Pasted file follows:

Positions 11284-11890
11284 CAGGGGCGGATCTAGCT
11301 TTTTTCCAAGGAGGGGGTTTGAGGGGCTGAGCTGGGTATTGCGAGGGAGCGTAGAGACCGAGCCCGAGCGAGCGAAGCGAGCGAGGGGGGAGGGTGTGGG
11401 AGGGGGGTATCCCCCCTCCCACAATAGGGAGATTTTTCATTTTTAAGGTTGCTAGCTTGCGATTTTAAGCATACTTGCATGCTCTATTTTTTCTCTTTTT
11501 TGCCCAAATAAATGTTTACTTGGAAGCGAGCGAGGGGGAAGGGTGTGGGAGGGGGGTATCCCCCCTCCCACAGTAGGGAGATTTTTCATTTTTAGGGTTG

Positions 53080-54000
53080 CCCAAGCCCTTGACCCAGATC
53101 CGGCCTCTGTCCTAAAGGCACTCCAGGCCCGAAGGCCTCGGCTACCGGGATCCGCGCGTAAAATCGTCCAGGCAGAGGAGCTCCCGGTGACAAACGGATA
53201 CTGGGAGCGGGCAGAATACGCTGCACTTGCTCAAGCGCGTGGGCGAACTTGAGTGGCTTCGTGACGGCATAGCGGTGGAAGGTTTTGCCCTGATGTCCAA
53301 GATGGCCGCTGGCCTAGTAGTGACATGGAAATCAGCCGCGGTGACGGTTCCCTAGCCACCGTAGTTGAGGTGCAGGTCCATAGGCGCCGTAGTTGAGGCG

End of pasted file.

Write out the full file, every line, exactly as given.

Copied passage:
Positions 11284-11890
11284 CAGGGGCGGATCTAGCT
11301 TTTTTCCAAGGAGGGGGTTTGAGGGGCTGAGCTGGGTATTGCGAGGGAGCGTAGAGACCGAGCCCGAGCGAGCGAAGCGAGCGAGGGGGGAGGGTGTGGG
11401 AGGGGGGTATCCCCCCTCCCACAATAGGGAGATTTTTCATTTTTAAGGTTGCTAGCTTGCGATTTTAAGCATACTTGCATGCTCTATTTTTTCTCTTTTT
11501 TGCCCAAATAAATGTTTACTTGGAAGCGAGCGAGGGGGAAGGGTGTGGGAGGGGGGTATCCCCCCTCCCACAGTAGGGAGATTTTTCATTTTTAGGGTTG

Positions 53080-54000
53080 CCCAAGCCCTTGACCCAGATC
53101 CGGCCTCTGTCCTAAAGGCACTCCAGGCCCGAAGGCCTCGGCTACCGGGATCCGCGCGTAAAATCGTCCAGGCAGAGGAGCTCCCGGTGACAAACGGATA
53201 CTGGGAGCGGGCAGAATACGCTGCACTTGCTCAAGCGCGTGGGCGAACTTGAGTGGCTTCGTGACGGCATAGCGGTGGAAGGTTTTGCCCTGATGTCCAA
53301 GATGGCCGCTGGCCTAGTAGTGACATGGAAATCAGCCGCGGTGACGGTTCCCTAGCCACCGTAGTTGAGGTGCAGGTCCATAGGCGCCGTAGTTGAGGCG